Lauren Zalaznick is leaving NBCUniversal after 12 years, following a reorganization in February that put the networks in her portfolio under the control of Bonnie Hammer . In a memo to NBCU staffers, CEO Steve Burke on Friday said Zalaznick will stay at NBCU “to transition her current portfolio;” upon completion of that phase she will consult with the company “on digital media content and technology marketplace trends.” Zalaznick’s time at NBCU was characterized by an ability to make the sometimes disparate parts of the company portfolio flex in unison, particularly in the advertising world. Under her watch, Bravo became the No. 1 cable network for clients looking to reach affluent viewers. Over the past few years, she and Hammer acquired ever-broader and less-logical fiefdoms—Zalaznick oversaw Bravo , Oxygen and Style , but Hammer had E!; Zalaznick added digital and Hispanic responsibilities to her portfolio while Hammer took charge of the smaller Comcast nets. When NBCU brass scaled back Zalaznick’s responsibilities, stripping her of the networks in favor of an evp position that would find her managing the company’s digital division, the writing was on the wall. Although NBCU at the time vehemently denied talk of her imminent departure, insiders characterized the shift as a demotion. In the eight months since the re-org, Zalaznick has continued to be a visible part of the NBCU apparatus. In March, she appeared at SXSW to talk up TV Everywhere, and just weeks ago it was announced that she would receive the

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VivaKi Study: 2/3 of Zeebox Use Happens During Commercials

September 25, 2013  |  Media Week  |  No Comments

It turns out that two-thirds of in-program social TV use happens during the commercial breaks, according to a study by research group The Pool (a division within Starcom) and commissioned by VivaKi. Per the study, viewer attention to the TV screen dropped to 23.1 percent during the ad breaks for users who have their iPads or smartphones out.

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Pinterest Promises Users It Won’t Mess Up the Site With Ads (Oh, and It’s Going to Do Ads)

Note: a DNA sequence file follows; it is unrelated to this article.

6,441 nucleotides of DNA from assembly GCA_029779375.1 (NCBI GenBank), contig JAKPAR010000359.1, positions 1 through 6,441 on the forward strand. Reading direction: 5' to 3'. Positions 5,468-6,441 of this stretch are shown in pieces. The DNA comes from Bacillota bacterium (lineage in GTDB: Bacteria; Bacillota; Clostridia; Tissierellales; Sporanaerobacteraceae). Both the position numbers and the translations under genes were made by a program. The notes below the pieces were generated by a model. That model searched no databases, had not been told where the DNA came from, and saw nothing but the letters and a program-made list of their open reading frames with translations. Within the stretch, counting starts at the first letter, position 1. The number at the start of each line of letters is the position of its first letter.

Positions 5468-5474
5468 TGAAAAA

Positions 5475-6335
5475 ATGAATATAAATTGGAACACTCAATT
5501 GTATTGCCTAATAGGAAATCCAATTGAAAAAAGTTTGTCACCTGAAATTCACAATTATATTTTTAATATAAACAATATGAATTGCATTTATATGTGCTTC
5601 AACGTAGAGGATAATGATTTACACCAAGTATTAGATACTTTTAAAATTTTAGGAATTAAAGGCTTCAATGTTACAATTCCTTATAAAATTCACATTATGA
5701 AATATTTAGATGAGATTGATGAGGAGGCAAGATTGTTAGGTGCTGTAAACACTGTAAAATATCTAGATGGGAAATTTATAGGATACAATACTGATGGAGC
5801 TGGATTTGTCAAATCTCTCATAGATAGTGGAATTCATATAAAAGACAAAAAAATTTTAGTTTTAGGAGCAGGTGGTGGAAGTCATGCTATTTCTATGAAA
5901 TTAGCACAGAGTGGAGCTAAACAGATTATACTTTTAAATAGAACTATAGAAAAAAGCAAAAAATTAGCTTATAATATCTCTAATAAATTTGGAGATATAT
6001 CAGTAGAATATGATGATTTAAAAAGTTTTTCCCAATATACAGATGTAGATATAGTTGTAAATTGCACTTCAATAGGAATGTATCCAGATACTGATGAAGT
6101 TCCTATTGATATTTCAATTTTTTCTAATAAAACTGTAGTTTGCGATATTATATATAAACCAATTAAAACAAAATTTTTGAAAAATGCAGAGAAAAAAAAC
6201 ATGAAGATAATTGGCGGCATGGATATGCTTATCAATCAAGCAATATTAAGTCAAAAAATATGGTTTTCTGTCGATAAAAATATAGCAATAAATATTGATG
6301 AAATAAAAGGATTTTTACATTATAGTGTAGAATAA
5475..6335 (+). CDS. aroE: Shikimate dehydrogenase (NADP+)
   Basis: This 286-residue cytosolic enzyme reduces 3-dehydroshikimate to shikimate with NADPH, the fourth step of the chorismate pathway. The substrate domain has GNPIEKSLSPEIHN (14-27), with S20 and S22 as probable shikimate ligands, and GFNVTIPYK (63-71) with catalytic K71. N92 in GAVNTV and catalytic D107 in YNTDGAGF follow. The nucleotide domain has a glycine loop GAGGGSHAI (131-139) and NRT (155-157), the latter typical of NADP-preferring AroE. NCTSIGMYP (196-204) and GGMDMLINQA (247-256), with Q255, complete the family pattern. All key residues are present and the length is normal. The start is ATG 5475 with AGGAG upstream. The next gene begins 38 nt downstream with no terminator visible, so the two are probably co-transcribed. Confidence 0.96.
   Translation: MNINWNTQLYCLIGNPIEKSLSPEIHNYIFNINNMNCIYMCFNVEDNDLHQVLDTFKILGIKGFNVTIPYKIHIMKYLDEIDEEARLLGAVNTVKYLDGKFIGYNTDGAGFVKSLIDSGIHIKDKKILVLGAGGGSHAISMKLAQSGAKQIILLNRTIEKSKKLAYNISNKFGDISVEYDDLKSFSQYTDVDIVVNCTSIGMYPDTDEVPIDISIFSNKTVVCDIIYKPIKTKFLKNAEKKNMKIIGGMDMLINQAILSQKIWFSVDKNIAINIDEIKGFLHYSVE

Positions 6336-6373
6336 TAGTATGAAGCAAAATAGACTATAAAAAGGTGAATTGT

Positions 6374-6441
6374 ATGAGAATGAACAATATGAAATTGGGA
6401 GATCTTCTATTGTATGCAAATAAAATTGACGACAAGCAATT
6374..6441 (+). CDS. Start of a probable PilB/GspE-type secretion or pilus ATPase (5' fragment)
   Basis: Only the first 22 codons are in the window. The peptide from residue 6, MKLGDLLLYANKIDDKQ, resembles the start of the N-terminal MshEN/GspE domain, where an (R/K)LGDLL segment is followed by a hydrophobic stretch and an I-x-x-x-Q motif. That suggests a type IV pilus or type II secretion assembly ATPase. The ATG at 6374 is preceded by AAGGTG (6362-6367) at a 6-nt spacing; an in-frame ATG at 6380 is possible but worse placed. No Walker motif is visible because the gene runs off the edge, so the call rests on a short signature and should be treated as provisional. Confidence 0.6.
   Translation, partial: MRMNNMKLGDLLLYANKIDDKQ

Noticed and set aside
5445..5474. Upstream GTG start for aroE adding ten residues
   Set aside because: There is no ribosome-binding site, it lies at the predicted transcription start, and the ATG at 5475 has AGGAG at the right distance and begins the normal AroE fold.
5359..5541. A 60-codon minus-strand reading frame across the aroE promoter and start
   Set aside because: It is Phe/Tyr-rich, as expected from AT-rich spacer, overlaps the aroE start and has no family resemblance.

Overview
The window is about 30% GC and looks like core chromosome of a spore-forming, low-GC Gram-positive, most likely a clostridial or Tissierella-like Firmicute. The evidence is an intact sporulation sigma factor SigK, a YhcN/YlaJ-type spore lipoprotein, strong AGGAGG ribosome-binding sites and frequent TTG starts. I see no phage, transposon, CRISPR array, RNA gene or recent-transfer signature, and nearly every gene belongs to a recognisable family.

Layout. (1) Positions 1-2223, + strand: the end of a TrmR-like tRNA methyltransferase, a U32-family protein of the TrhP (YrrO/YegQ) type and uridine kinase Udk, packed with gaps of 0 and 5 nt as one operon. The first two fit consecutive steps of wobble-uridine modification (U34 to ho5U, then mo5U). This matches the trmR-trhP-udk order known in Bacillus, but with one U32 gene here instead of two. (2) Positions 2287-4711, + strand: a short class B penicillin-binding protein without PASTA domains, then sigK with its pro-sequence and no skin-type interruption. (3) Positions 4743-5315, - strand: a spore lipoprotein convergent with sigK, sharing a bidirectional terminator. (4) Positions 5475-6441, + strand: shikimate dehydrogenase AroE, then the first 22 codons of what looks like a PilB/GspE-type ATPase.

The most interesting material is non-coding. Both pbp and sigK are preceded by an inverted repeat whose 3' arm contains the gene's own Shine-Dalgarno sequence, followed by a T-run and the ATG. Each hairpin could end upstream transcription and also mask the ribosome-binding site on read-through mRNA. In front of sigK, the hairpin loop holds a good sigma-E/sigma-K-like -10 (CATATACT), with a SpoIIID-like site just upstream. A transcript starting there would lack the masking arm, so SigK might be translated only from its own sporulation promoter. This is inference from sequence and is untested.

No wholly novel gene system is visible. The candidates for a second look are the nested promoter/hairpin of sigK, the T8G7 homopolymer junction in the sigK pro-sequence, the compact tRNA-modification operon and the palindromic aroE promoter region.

September 19, 2013  |  All Things Digital  |  No Comments

Pinterest CEO Ben Silbermann today wrote a blog post justifying and explaining his company’s future and theoretical use of advertising, as a way of cushioning the blow for users of the site. What will Pinterest’s ads be like? Different and prettier and nicer. They’ll be called “promoted pins” (a la Twitter’s “promoted tweets”) and they’ll be ways for brands to pay to make their pins appear near the top of search results and category feeds. Silbermann told users that if they see such ads, it’s because Pinterest is going to start testing them for free, because it wants user feedback. A spokeswoman for the company said she doesn’t yet have images that show what the ads will look like, but that they should start appearing on the site in a few weeks. Silbermann wrote: I know some of you may be thinking, “Oh great…here come the banner ads.” But we’re determined to not let that happen. While we haven’t figured out all the details, I can say that promoted pins will be: —Tasteful. No flashy banners or pop-up ads. —Transparent. We’ll always let you know if someone paid for what you see, or where you see it. —Relevant. These pins should be about stuff you’re actually interested in, like a delicious recipe, or a jacket that’s your style. —Improved based on your feedback. Keep letting us know what you think, and we’ll keep working to make things better.

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New AOL Networks CEO Bob Lord Talks About Where the Online Ad Market Is Headed (Video)

September 13, 2013  |  All Things Digital  |  No Comments

Lauren Goode/ATD AOL Networks CEO Bob Lord Earlier this week, Bob Lord, the new CEO of its AOL Networks, sat down at AllThingsD global HQ for a chat with me about his new job. A well-regarded industry veteran who was most recently global CEO of Razorfish and CEO of Publicis Groupe’s digital technologies division, he is now in charge of the suite of marketing and advertising services and technologies at the New York company. The job is largely centered on selling premium display, video and mobile network ads for the Web portal via its automated technology systems. As I noted when Lord was hired at the end of August , “AOL is hoping to use tech means to boost its business, but results have been harder to realize. While revenue rose in the recent quarter, profits declined. Lord is a good choice to help push AOL forward, with much ad tech experience over the years, especially at Razorfish.” Here he is talking about all that and more, including a book he recently co-authored, titled “Converge: Transforming Business at the Intersection of Marketing and Technology,” in a video interview: [ See post to watch video ]